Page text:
SAM HORNISH, JR.: I think it will be a little bit tighter field, of course. You add more wing angle, it's going to make it a little bit easier for the cars to draft up as well as the handling of the car, there will be more downforce, a little bit easier to drive.
The unfortunate part about it is, it's going to bring more of the pack together. I thought we saw a fantastic race in the closing laps last year. You had five or six guys fighting for the win and capable to win. You saw one of the closest finishes that we've had in the IndyCar Series history. Why we're doing it, I'm not sure. But that's the choice of Brian Barnhart, the technical group. Hopefully it will still be a good race.
THE MODERATOR: It's kind of incredible to look back over the last several years that the IndyCar Series has raced here at Homestead, what a great indicator this race is for the coming season. Scott Dixon won here to open the 2003 season, went on to win the championship. Sam Hornish, Jr. won here in '01 and '02 and went on to win the championship. Dan Wheldon won here to start the '05 season and went on to win the championship. Helio lost to Wheldon here by 14 thousandths of a second and nearly lost the championship.
Scott, how important to get out of the chute in a proper positive way here at Homestead?
SCOTT DIXON: Yeah, no, I think it definitely helps. I think it starts any season, pretty much like last year when we started with the 24 Hour win, it just gets the team to a good roll. I think it lifts the game, what you're capable of doing. You just got a ton of points during the season. It's a nice way to do it. As you can see, it definitely helps.
THE MODERATOR: Dan, same question for you. To come here after winning back-to-back races, is the confidence level sky high or is it a clean slate?
DAN WHELDON: Well, no, it's a clean slate. I think everybody's right now on zero points. It's all up for grabs. At the same time I think, you know, you want to start the season off right. You want to stamp down some authority and perhaps try and lead the championship. I mean, this is the way I prefer to do it.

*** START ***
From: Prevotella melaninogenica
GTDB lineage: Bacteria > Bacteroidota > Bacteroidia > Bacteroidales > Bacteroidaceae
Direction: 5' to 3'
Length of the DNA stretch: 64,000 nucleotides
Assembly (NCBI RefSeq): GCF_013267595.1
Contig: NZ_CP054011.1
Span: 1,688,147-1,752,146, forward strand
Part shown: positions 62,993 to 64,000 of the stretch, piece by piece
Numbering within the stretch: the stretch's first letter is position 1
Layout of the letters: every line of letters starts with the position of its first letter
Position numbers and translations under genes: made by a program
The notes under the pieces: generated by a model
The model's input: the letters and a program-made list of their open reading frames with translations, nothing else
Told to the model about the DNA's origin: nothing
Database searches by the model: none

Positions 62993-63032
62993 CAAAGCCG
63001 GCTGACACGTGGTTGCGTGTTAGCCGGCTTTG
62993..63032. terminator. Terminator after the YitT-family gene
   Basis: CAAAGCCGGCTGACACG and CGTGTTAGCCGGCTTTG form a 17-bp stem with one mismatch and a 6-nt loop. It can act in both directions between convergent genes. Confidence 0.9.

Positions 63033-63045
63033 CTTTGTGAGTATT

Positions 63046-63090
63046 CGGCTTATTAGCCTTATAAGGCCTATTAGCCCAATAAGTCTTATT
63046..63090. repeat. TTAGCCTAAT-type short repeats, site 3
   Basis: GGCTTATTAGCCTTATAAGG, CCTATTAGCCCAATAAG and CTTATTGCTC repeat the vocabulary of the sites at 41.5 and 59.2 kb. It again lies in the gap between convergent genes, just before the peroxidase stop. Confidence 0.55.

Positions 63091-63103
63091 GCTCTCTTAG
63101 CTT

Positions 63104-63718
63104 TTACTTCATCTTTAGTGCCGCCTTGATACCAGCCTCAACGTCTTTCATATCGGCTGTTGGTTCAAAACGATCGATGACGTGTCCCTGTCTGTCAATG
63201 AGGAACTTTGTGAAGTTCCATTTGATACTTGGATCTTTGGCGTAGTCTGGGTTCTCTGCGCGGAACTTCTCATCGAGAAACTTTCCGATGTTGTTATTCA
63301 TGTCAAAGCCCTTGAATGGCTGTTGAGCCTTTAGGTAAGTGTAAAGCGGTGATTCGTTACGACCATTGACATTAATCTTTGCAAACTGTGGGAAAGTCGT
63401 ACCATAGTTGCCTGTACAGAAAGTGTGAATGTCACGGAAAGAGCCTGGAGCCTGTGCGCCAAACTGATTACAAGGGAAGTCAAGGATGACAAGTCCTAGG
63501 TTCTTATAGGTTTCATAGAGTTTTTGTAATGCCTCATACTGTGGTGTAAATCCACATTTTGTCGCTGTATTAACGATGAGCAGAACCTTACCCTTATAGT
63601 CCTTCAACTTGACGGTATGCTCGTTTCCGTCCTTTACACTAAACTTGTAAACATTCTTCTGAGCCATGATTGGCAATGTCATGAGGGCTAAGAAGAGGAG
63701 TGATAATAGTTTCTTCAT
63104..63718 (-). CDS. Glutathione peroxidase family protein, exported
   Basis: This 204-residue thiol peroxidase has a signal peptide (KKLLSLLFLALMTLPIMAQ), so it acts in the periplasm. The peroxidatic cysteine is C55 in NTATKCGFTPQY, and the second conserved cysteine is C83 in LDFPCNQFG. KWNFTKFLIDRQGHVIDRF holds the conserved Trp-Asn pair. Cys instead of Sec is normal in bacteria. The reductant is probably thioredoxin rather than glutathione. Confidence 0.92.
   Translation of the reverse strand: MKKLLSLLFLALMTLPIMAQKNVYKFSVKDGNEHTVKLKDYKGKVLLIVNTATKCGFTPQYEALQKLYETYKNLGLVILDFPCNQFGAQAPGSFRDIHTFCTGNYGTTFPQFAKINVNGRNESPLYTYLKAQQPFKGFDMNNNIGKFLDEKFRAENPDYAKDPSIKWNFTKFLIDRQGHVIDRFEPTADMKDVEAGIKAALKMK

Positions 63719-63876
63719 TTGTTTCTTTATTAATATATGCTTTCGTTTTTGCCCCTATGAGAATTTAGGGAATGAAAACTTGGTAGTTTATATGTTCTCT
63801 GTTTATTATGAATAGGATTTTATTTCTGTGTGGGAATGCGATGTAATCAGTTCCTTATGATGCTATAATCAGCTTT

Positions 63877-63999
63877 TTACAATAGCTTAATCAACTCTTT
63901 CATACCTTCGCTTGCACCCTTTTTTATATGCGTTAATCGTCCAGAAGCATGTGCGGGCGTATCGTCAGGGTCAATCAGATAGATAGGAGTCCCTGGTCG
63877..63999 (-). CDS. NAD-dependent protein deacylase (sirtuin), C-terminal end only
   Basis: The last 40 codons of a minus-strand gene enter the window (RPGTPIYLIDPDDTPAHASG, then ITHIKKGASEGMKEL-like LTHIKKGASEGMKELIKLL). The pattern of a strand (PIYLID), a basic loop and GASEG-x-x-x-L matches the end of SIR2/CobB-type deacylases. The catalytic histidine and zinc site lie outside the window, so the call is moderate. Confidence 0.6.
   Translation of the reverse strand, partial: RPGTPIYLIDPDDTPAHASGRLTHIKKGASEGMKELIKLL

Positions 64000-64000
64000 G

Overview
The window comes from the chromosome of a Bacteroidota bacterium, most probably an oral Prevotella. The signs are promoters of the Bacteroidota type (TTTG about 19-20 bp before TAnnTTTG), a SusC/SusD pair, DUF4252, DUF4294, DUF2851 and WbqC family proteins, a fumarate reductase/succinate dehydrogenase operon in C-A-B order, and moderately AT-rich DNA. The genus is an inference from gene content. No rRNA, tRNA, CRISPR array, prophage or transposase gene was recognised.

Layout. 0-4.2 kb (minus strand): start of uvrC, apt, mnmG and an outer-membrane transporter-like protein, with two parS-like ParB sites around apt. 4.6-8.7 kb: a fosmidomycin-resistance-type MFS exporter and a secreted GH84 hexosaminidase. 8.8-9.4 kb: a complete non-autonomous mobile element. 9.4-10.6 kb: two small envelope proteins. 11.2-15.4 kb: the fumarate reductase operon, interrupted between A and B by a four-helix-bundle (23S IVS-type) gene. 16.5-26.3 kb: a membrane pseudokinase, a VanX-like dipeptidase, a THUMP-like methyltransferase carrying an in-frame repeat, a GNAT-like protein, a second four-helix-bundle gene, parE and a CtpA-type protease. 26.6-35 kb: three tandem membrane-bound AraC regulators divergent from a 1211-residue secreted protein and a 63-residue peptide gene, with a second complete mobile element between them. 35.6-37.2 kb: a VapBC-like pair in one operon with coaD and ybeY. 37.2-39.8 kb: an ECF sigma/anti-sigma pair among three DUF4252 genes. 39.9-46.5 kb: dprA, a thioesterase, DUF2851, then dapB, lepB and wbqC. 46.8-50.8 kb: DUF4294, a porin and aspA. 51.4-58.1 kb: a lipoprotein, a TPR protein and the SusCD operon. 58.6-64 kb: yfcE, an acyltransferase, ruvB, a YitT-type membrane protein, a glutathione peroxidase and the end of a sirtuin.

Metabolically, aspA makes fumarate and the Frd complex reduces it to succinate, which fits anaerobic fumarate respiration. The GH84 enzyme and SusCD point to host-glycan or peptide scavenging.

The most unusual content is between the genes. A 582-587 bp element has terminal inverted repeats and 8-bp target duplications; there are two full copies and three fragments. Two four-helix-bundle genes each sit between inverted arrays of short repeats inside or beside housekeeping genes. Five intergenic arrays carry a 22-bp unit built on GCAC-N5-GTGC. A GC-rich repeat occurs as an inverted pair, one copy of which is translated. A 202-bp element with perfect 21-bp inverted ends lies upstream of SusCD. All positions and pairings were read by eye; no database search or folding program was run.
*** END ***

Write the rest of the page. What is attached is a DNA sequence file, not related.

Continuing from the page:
You know, there's times where you just don't have the car to be able to win the first race. You know that might be the case, you just collect points and move on to the next one. But we'll certainly be trying hard to.
THE MODERATOR: Helio, this being a night race, will it change this race dramatically? You've come so close two of the last three seasons to winning this event. Will a night race change this event?
HELIO CASTRONEVES: Well, our cars are very sensitive for the weather, no question. We race here about 1:00, and now racing much later. I do believe it's going to give more -- with the rules already with more downforce, so definitely have more people challenge for the victory.
If it change, which I believe a little bit, but change for good, hopefully the come-out will be different than last year. Just four tenths or hundredths?
THE MODERATOR: 14 thousandths.
HELIO CASTRONEVES: Why you have to remind me of that (laughter)?
DAN WHELDON: I have no problem with that.
HELIO CASTRONEVES: I still think I won the race, from the angle of the car (laughter).
THE MODERATOR: There is one other interesting thing about the top five here during the off-season. Three of the five, unless Dan is going to surprise us, got engaged. Mr. Dixon became engaged, as did Mr. Castroneves and Meira in the middle. Three eligible bachelor's in the IndyCar Series will be going by the wayside I guess.